Sign up for our COVID-19 newsletter to stay up-to-date on the latest coronavirus news throughout New York Julius Pearse peers over his laptop, the faces of the “Emanuel Nine” filling the TV screen across his desk.With the news account glaring off his round, wire-framed glasses, Pearse, of the African American Museum of Nassau County, arches forward and points at the screen, as if he’s touching the victims, consoling them.“Why do we have to die?” he asks, his eyes trained on the dead.The 82-year-old is overcome with mixed feelings. Hours earlier he discovered that South Carolina lawmakers had voted in favor of removing the Confederate flag from the statehouse—a flag first perched atop the building’s dome in the 1960s in protest of the civil rights movement and later moved to a flagpole on the statehouse grounds.“It’s a good thing it’s coming down,” the soft-spoken Pearse acknowledges. “But I look at the price—that’s what bothers me.”The tragedy that spurred South Carolina lawmakers into action came June 17 when a 21-year-old gunman allegedly sat alongside churchgoers inside the historic Emanuel African Methodist Episcopal Church in Charleston during Bible study and proceeded to slaughter nine God-loving people who accepted him into their church as they practiced a coveted weekly ritual. The victims ranged in age from 26 to 87. The shooter’s alleged motivation was pure hatred and ignorance, according to reports. Nearly one month after the horrific massacre, lawmakers approved the flag’s transfer from the statehouse to a museum. Thousands gathered 23 days after the shooting to witness its removal.But as the news of the vote began circulating overnight Wednesday and into Thursday morning, Pearse reflected on the victims of institutional racism—not only the “Emanuel Nine,” but thousands of others murdered since the Civil War, and the countless others marginalized and stigmatized for being born black.Pearse remembers when the Confederate flag was first placed atop South Carolina’s statehouse dome. To this day, the sight of the flag invokes a visceral reaction, as well as long-held memories of instances in which he stood face-to-face with unabashed bigots: at restaurants in the South, a train station in Kentucky, an upscale eatery in Washington, D.C. But those heart-wrenching memories are also laced with inspirational stories of white friends staring down his detractors.Pearse is an Army veteran.He was stationed at Fort Myer, Va. in 1956 when he visited a restaurant with a white “fellow from Brooklyn” named Eckstein.Pearse, then 21, and Eckstein sat down, and without hesitation they each ordered a hamburger and a coke—an All-American meal. The waitress, a white woman, reminded the soldiers of the restaurant’s rules.“We don’t serve colored in here,” she said.“Well, give me two hamburgers,” Eckstein replied.The waitress returned with a pair of burgers and cokes and placed the meal in front of Eckstein, who pushed one of each toward Pearse.“He’s with me,” Eckstein defiantly told the woman.“That was one of the first times I really saw racism,” says Pearse, who was born and raised in North Carolina and rarely mingled with whites until he joined the service.It wouldn’t be the last time.Proudly outfitted from head-to-toe in his Class A uniform, Pfc. Julius Pearse disembarked from a military train during a pit stop in Indianapolis en route to Fort Knox, Ky. An army of soldiers, black and white, spilled out and sought to fill their bellies at a local eatery.“All of us, black and white, go into the restaurant and wanted to get hamburgers,” Pearse says. “As soon as we get into this restaurant, the girl didn’t want to serve black soldiers. The white guys were shocked. They said, ‘What?!’”Like Eckstein, the group of white soldiers purchased enough food to share with their black comrades.The men were nearly out of the restaurant when one of the white soldiers lost his cool. He picked up a table and hurled it into the building’s glass windows, shattering them. It was about 10 p.m., Pearse remembers.Around midnight the lights to the train awoke them. A sheriff was apparently inquiring about an incident at the restaurant. The soldiers feigned ignorance.“My men have not left this train,” Pearse’s sergeant told the man, dismissively.There was also the time when Pearse unknowingly walked into a white-only waiting room at a train station down South. A police officer approached and instructed him to move.“Boy,” he said, “you’re in the wrong waiting room. There’s a room for you negros in the back.”After his military career, Pearse joined the Freeport Police Department. He retired from the force a couple of decades ago.He currently works at the African American Museum in Hempstead, which is said to be one of only two such cultural institutions in the entire Northeast. His wife Joysetta Pearse is the executive director.During the course of several hours this reporter was at the museum, Pearse talked about the life of African Americans, slavery, and his own experiences with racism.The news that afternoon was dominated by coverage of the Confederate flag’s removal in Charleston.He’s familiar with arguments made by Southerners who see the flag as part of their heritage.“It has nothing to do with the glorious contribution of Confederate soldiers,” he says. “There’s still some people that want to believe the Civil War was the war of Northern aggression and not human bondage. That’s what it was all about.”Slavery, he said, was a business.“It was about you taking away the basis of my economics,” Pearse explains.He remembers when the flag was placed above the South Carolina statehouse more than a half-century ago.There was “anger and disappointment that people can twist history around,” Pearse recalls.There were moments that he thought about the United State’s Christian values.“Yet,” he says, “in the same breath, history has proven that you can go to church on a Sunday” and later “attend a rally where the principal subject is a black man hanging from a tree. How can you say you are a Christian and participate in something as vicious as that?”The alleged AME church shooter was purportedly driven by hate. He was seen in photos wearing South African apartheid-era patches on his clothes and holding a Confederate flag.The battle flag, Pearse says, “is part of their heritage but it was a heritage that was wrong.“You have to be taught, carefully taught to hate,” he adds. “You’ve got to have a justifiable reason why you hate this way. They were taught this.”To Pearse, some Southerners defend the Confederate flag because it’s part of their identity. “They feel they are betraying their culture, their teachings,” he observes.The flag was removed from the South Carolina statehouse shortly after 10 a.m. Friday.“I think it’s a wonderful thing to happen,” Pearse says.
‘Project delays to increase gas price levels’ Nord Stream 2 AG, a subsidiary of Russia’s Gazprom and operator of the Nord Stream 2 offshore gas pipeline, has submitted a third application for a route through Danish waters while accusing Denmark of making deliberate attempts to delay the project by asking for the third route option.The Pioneering Spirit vessel installing Nord Stream 2 in Swedish waters. Source: Nord Stream 2 AGThis third application for the pipeline route through Danish waters was submitted on Monday, April 15 more than two years after submitting the first application.The pipeline operator said on Monday that the third application, together with the Environmental Impact Assessment (EIA), covers a route in the Danish exclusive economic zone (EEZ) in the waters south of Bornholm. This application and the EIA has been submitted in accordance with the decision made by the Danish Energy Agency (DEA) on March 26, 2019.According to the operator, the EEZ border between Poland and Denmark was previously disputed and therefore the area was not available for any project developer. An agreement has been reached between the two countries, which, however, has not yet been ratified by Poland, the pipeline operator explained.Nord Stream 2 already has two pending applications with the DEA.Namely, in January 2018, the amended Danish Continental Shelf Act entered into force with retroactive effect only for the Nord Stream 2 project. The law gives the Danish Minister of Foreign Affairs the right to veto infrastructure projects running through territorial waters on political grounds. Such a judgement from the Ministry of Foreign Affairs has now been pending for 16 months. Nord Stream 2 AG has not received any response at all.In August 2018, after 8 months without any indication of the timing of the Minister of Foreign Affairs recommendation, Nord Stream 2 was therefore forced to apply for a second, alternative route outside Danish territorial waters, north-west of Bornholm through the Danish EEZ.Nord Stream 2 AG claims that both permitting processes, which included consultations with the public and expert authorities, nationally and internationally (the so-called Espoo procedure), have shown that all technical and environmental prerequisites are fulfilled and a construction permit could be granted for either route. ‘Denmark’s actions hinder freedom’ In the statement on Monday, Nord Stream 2 AG said: “For a project developer like Nord Stream 2 AG, it is incomprehensible why there has still been no decision on the route through territorial waters after 16 months since entry into force of the amended Danish Continental Shelf Act, and why there has been no decision on the route north-west of Bornholm even though there have been and are no relevant environmental or safety objections against this route. Asking for a third route option to be developed, despite two fully processed, ready-to-be-permitted applications on the table, can only be seen as a deliberate attempt to delay the project’s completion.“Irrespective of its own starkly different legal assessment, Nord Stream 2 AG is now forced to submit this third application as a mitigation measure. Any project developer and investor on the whole depend on a predictable, stable and transparent regulatory framework and such actions from Denmark not only undermine fundamental Danish constitutional and European law principles of legitimate expectations and legal certainty but also hinder freedom of laying the submarine pipes in exclusive economic zones as set out in UNCLOS 1982 and as such is not compliant with the good faith principle required by UNCLOS 1982.”Gazprom as the shareholder as well as five major European energy companies as financial investors from Austria, France, Germany and the Netherlands back the project. Committed investments currently equal almost all of the project’s CAPEX. Globally, more than 670 companies from 25 countries are involved in the project.Nord Stream 2 gas project map; Source: Nord Stream 2 AG Nord Stream 2 AG emphasized that studies had shown that in the case of a delay of the project, lack of access to competitive gas supplies would increase price levels throughout Europe. European families and industries will foot the bill of at least 20 million euros – for every day of delay, the operator said.In accordance with the permits in four countries, work on the Nord Stream 2 pipeline is ongoing in Russia, Finland, Sweden and Germany. More than 1,000 kilometers, approximately the distance from Copenhagen to Paris, of the two lines have been laid.Nord Stream 2 was designed as two parallel 48 inch lines, roughly 1,200 kilometers long, each starting from south-west of St Petersburg and ending at German coast, Greifswald. Nord Stream 2’s natural gas pipelines will have the capacity to transport 55 billion cubic meters (bcm) of Russian gas a year to the EU, for at least 50 years.Denmark is not the only country where the giant pipeline project has faced obstacles. Namely, the Nord Stream 2 gas pipeline project has been under fire from the European Parliament as well as a number of U.S. senators last December who called for its cancellation due to security reason.The project has been seen by some as a threat to the EU energy security, making the union vulnerable to reliance on Russian gas, and it also bypasses Ukraine in moving Russian gas to Europe.In addition to opposition from the EP, over 40 U.S. senators have also called for the cancellation of the Nord Stream 2 pipeline.In more recent news, the U.S. political journal Politico reported last Thursday that the U.S. Ambassador to the EU, Gordon Sondland, had criticized the European Commission for not putting more effort into killing the Nord Stream 2 pipeline.Furthermore, Reuters reported on Thursday that the construction of the pipeline was bound to face more delays, forcing Moscow to come to an agreement with Ukraine on future gas transits.Offshore Energy Today StaffSpotted a typo? 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Dodgers hit seven home runs, sweep Colorado Rockies Problem is, the 30th anniversary of the 1988 World Series championship is also a glaring reminder that they haven’t won one since. How many Dodgers fans are reminded of 1988 and think instead of 2017, of Games 2 and 5 and 7 and the one that got away?And how many of those same fans growl about standing pat and staying under the luxury tax threshold over the winter, and just where that has put the Dodgers in the second week of May?Yeah, we know. Injuries. Many injuries. Justin Turner’s imminent rehab stint at Rancho Cucamonga, which begins Saturday, represents the first bit of really good health news the Dodgers have had since reporting to Camelback Ranch in mid-February.But it’s worth considering that this is more than just the worst kind of World Series hangover (i.e., one where you didn’t even get to consume the champagne). It might also be a consequence of organizational arrogance.The idea that you can just plug any arms into the setup spots in the bullpen isn’t guaranteed to work, as we’ve seen. And assuming the team will heat up at some undetermined point in the future, or that it will be there in October just because it has the last five seasons, is not a sound organizational strategy. Newsroom GuidelinesNews TipsContact UsReport an Error Cody Bellinger homer gives Dodgers their first walkoff win of season LOS ANGELES — First of all, let’s get the updated terminology out of the way. The Dodgers are staging “Alumni Weekend” during the current series with the Reds.(Funny, but most of us who are chronologically challenged happen to think the title “Oldtimers Day” works just fine. Maybe the club feels its target audience responds best to a description more suited to cheerleaders and letter jackets and Homecoming.)Bottom line: When you can’t brag about the product on the field, sell nostalgia. Granted, the Dodgers didn’t anticipate when they scheduled Oldti … er, Alumni Weekend that they’d be six games under .500 after Friday night’s 6-2 loss to Cincinnati. Or that they’d be eight games behind division-leading Arizona and in jeopardy of already losing series to three of the National League’s bottom feeders, the Marlins, Padres and Reds.See those bright shiny objects, Dodgers fans? Gibson’s home run. Orel’s scoreless streak. The Stuntmen. Pay no attention to what’s currently behind the blue curtain. Stretches like this, of course, make things seem worse than they might really be. But it’s pretty grisly.In their last 11 games, including Friday night, the Dodgers are hitting .173 with men in scoring position (16 for 92, including 1 for 7 in this game). In losing five of six they’ve ended innings with 35 men stranded in scoring position.The nadir might have been Tuesday night against the Diamondbacks, when they blew prime scoring chances in the 10th and 11th innings and lost on Daniel Descalso’s three-run bomb in the 12th.(Oh, and by the way, the bullpen ERA even after 4-1/3 scoreless innings Friday night is 4.35, which is in the lower third of the league. For perspective, the 2005 Dodgers finished with a bullpen ERA of 4.42, and even in their recent shaky years they haven’t been this bad. As noted, dumpster diving for relief arms carries with it some risk.)Thursday night, after a 4-1 loss to the Reds in which the team seemed to be in some kind of mass malaise, Manager Dave Roberts was frustrated with the effort. After Friday night’s loss, he kept repeating the phrase, “It’s just not happening right now.”Earlier in the day, he said: “When there’s certain expectations, you want to realize them, and right now we’re not.”At some point, will we need to downsize those expectations?Sign up for our Inside the Dodgers newsletter. Be the best Dodger fan you can be by getting daily intel on your favorite team. Subscribe here.Friday night’s lineup card represented one attempt to shake things up. Chris Taylor was dropped to the No. 6 spot, only the third time in 38 games he wasn’t leading off. Chase Utley moved into the top spot and Yasiel Puig was dropped to the No. 8 hole for the first time this season.It didn’t help Taylor much. He tripled and scored but also struck out three times, twice looking, to run his strikeout total for the season to 42. Many of those have been called third strikes, and he does not come close to resembling the confident hitter who had a breakout year in 2017.So what’s next? Picking the lineup out of a hat, or via a dartboard? Or does Roberts just go full Tommy Lasorda and replace Chris Woodward as third base coach for a game or two one of these nights?(As those who have returned for Alumni Weekend are well aware, Tommy tended to save that tactic for nationally televised games. Draw your own conclusions.)Related Articles But it’s different now. Managers don’t scream at their players, at least that we know of. They definitely don’t scream at reporters the way they used to. And they don’t tip over the food spread in the clubhouse anymore. Lasorda was an outlier among his fellow managers back then, not least because the players had to come into his office to get the food.“Yelling and screaming when guys are preparing and playing hard is certainly, for me, not warranted,” Roberts said, later adding that while he didn’t fault his guys’ effort, “that production component matters.”Sometimes quiet but firm gets the message across. Two weekends ago, Roberts pulled Bellinger from a game in San Francisco for pulling up at second when he had a shot at a triple.With one out in the second inning Friday night, Bellinger hit a high fly ball that Reds right fielder Scott Schebler never located. This time, no way was Bellinger stopping at second.And then the Dodgers stranded Bellinger at third.As Lasorda used to say, in a slightly more colorful way, this job is not that easy. Fire danger is on Dave Roberts’ mind as Dodgers head to San Francisco Dodgers’ Max Muncy trying to work his way out of slow start How Dodgers pitcher Ross Stripling topped the baseball podcast empire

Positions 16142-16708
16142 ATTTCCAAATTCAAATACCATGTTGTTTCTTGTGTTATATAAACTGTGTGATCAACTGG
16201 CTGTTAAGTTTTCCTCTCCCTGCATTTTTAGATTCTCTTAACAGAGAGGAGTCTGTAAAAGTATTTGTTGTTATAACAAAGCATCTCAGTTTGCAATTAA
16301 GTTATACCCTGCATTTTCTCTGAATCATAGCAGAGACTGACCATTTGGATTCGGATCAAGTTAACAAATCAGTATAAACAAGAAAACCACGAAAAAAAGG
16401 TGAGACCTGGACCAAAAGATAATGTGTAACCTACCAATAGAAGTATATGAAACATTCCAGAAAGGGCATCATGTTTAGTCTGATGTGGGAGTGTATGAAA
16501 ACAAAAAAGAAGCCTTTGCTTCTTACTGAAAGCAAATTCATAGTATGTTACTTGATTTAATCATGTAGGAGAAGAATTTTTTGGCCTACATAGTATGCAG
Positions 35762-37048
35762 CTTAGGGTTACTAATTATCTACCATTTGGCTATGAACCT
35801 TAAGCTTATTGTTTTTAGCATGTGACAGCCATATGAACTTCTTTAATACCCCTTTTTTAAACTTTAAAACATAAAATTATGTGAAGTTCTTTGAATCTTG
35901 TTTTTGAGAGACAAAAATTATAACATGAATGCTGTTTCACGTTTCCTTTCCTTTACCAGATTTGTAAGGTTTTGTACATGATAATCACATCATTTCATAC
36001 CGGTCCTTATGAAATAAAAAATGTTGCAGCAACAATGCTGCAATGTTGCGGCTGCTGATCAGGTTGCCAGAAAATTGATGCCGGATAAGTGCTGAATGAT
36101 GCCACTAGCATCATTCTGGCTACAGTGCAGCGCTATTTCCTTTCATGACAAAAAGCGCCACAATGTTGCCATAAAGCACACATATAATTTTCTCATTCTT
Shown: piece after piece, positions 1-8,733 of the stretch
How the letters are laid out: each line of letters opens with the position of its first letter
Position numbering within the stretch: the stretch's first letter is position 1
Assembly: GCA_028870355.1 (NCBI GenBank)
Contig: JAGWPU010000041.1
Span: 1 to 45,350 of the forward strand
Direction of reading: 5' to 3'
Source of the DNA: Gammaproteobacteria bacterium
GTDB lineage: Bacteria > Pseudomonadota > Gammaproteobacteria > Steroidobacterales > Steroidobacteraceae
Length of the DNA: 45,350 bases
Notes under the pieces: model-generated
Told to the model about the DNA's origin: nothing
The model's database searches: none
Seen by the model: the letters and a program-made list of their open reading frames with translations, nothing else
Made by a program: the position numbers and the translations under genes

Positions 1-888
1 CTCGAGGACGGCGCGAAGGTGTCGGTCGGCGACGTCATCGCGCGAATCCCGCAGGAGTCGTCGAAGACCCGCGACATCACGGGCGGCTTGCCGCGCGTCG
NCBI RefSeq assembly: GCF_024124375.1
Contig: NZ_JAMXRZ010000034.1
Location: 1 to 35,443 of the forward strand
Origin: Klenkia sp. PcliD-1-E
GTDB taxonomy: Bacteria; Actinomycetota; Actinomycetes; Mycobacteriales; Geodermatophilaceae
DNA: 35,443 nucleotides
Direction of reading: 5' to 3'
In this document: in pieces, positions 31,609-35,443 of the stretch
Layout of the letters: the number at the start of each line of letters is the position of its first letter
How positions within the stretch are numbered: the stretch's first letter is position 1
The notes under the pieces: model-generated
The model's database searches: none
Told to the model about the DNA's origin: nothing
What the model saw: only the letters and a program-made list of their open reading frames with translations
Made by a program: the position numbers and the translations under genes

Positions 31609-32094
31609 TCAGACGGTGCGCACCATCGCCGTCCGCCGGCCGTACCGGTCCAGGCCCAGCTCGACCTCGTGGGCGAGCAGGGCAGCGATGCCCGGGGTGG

22 Sep 2019 England storm to impressive Under 16 victory against Wales JACK INGHAM led the way with a clean sweep of points as England claimed the scalp of Wales in this weekend’s Under 16 challenge match.Ingham – who is based in the Dutch city of Eindhoven – won a foursomes and his two singles matches as England claimed a resounding 13-7 victory after two days of competition at Newport GC.England won all three sessions – the 5-3 victory in the Sunday singles following up 5.5-2.5 success in the Saturday singles and a 2.5-1.5 win in the foursomes.Although, Ingham blazed a trail with a 100% points tally, every single member of the side contributed at least a point to highlight a real team effort over the weekend.Hertfordshire’s Jack Bigham and Dubai-based Josh Hill also ended the weekend undefeated with 2.5 points apiece.With the team – coached and managed by Rob Watts and Stephen Burnett – needing just two and a half points from the eight singles matches to secure the victory, Reis Suart put the first on the board with a thumping 7&6 win against Coalan Burford.Ingham’s 4&3 win against Dylan Thomas took England to the brink of victory – none of his three games over the weekend going beyond the 15th hole.Bigham guaranteed the win beating Connor Owen by one hole and the icing on the cake was provided when there were further singles successes for Hill and Hugh Adams.England’s next test at this age level will be a combined girls/boys event against Ireland on October 12-13 at Hunstanton GC.